“The report, which doesn’t contain [SSL’s] regulatory history now in the public domain, found breaches worthy of the recommendation FSC meet with [SSL’s] board to address LIQUIDITY ISSUES AT SSL (my emphasis) and further recommended SSL be ‘issued immediately with regulatory directions in order to have the issues resolved in a timely manner’.
“(i) FSC board implemented the report’s recommendations and approved directions, which were issued to SSL on October 25, 2019, almost six months prior to my office receiving a copy…; (ii) FSC board implemented directions that were more extensive than the directions recommended in the report…; (iii) a later FSC status update confirmed SSL was compliant or largely compliant with five of the six FSC board mandated directives by April 25, 2020, days after my office received the report.”
So why is Nigel insisting on showing us previous reports? For me the Janet Jackson principle remains fundamental. What have you done for me lately? We want to know whether the current brouhaha could’ve been avoided with Ministerial oversight in 2020.
Questions remain outstanding. The report highlighted “liquidity issues” with SSL which is something that should raise red flags with the Regulator but also with a Minister. It gets worse. FSC staff recommended to FSC Board “SSL be ‘issued immediately with regulatory directions in order to have the issues resolved in a timely manner’”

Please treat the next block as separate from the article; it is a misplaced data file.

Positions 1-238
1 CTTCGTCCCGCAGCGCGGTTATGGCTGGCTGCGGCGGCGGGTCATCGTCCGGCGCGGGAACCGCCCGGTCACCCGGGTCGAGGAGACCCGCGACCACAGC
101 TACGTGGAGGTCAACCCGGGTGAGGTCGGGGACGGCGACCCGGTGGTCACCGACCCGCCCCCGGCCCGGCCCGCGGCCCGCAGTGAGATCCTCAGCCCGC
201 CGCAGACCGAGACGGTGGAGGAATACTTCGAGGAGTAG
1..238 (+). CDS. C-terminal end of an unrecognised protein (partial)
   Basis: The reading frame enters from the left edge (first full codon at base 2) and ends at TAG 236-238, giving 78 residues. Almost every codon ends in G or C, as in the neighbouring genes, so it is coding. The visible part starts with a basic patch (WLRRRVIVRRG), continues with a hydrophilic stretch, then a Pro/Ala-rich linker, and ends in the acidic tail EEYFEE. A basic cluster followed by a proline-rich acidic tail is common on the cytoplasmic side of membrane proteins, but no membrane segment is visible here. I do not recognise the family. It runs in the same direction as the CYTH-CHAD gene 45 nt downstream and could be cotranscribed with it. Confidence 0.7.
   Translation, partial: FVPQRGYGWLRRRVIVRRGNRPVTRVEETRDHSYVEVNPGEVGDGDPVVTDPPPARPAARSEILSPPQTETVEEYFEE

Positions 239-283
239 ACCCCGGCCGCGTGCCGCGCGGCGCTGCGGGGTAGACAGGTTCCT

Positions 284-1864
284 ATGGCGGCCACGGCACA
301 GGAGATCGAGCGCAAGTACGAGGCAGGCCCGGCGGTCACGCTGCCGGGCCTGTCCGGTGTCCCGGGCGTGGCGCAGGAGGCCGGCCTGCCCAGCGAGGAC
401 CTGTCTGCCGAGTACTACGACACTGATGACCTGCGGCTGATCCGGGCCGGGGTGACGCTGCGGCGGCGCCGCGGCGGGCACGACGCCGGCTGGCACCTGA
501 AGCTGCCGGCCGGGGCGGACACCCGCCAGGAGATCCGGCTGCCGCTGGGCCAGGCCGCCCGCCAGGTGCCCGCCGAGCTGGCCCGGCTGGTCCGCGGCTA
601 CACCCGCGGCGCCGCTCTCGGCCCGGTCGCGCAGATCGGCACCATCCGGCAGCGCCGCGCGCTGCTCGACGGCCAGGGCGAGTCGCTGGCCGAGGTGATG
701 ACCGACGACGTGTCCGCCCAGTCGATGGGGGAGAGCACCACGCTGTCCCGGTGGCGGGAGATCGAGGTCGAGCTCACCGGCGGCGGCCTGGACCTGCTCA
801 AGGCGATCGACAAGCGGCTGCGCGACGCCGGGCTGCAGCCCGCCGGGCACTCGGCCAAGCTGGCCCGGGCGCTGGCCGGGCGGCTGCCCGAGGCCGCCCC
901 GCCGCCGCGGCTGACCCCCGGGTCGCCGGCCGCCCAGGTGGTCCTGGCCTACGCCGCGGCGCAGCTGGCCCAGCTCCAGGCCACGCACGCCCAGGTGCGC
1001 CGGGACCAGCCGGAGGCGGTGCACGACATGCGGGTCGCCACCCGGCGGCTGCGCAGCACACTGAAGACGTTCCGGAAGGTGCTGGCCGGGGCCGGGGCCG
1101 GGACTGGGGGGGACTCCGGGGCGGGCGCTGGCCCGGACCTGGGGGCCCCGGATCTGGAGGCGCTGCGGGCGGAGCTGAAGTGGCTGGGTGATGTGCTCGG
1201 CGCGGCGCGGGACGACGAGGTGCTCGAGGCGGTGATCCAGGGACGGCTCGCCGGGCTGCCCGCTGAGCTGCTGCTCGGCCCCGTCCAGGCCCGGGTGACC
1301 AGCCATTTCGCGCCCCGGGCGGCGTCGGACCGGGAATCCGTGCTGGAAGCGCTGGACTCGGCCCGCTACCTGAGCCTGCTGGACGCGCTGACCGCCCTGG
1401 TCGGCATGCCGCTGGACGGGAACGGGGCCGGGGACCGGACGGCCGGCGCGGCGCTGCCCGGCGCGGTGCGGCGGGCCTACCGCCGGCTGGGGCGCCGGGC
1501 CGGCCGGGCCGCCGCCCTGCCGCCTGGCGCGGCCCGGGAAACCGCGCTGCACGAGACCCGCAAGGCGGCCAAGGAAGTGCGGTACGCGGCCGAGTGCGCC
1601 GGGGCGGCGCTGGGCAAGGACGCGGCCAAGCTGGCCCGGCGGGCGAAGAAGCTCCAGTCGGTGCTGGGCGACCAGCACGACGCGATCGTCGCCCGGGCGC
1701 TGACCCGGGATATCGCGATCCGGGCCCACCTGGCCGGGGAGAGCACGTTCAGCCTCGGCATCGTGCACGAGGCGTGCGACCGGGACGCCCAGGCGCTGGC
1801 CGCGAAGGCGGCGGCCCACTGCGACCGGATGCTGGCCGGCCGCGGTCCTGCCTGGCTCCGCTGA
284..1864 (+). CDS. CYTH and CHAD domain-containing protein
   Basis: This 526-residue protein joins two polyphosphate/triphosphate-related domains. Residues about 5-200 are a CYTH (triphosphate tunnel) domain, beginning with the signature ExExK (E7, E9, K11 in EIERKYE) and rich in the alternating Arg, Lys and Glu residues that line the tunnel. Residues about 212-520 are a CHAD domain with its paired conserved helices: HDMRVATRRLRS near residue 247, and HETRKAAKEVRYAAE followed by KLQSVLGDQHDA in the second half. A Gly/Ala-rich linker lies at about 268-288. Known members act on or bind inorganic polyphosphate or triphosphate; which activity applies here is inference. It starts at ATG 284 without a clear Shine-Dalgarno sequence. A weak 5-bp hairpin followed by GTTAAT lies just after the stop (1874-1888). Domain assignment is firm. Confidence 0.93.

As a former Regulator I know it doesn’t get more serious than this. Nigel’s sight of this report in April 2020 should’ve at least prompted a meeting with FSC (2023 sighting prompted several meetings) to find out what provoked such an unusual regulatory intervention; what happened between the report’s preparation and delivery; and why the gap? Was FSC waiting on and hoping for the “compliance” that happened “days after my office received the report” before alerting the Minister? If so, why?
How come it took ten months for “ compliance”? Is that resolving liquidity issues “in a timely manner’”? The kindest thing to be said about FSC inaction was said by Nigel in his budget speech “...it seems clear FSC didn’t exercise sufficient rigour in its oversight of SSL and tolerated significant breaches for far too long.”
How come Minister wasn’t shown the report as it was received? Ministerial intervention isn’t on but discussions with Ministers on these matters can be useful to a Regulator possibly reluctant to rock a particular boat without realizing potential damage to the fleet. The “File 13” approach was, at best, an unforgiveable gaffe. At worst, combined with FSC’s delivery delay, well, I don’t want to talk about it.
In his budget speech, Nigel again used a dead bat approach of which Kraigg Braithwaite would be proud:
“Ministers of Government aren’t all powerful. Maybe as politicians, over time, we are incentivized to appear that way. Maybe it is that we’ve,….as a group, marketed ourselves in that way.... However, I’ve always been clear…that I believe in limited [ministerial] authority. On this point the Constitution provides refuge. Finance Minister’s primary responsibility is policy-making, resolving issues brought…by those implementing policy and coordinating solutions across departments within ministries…..”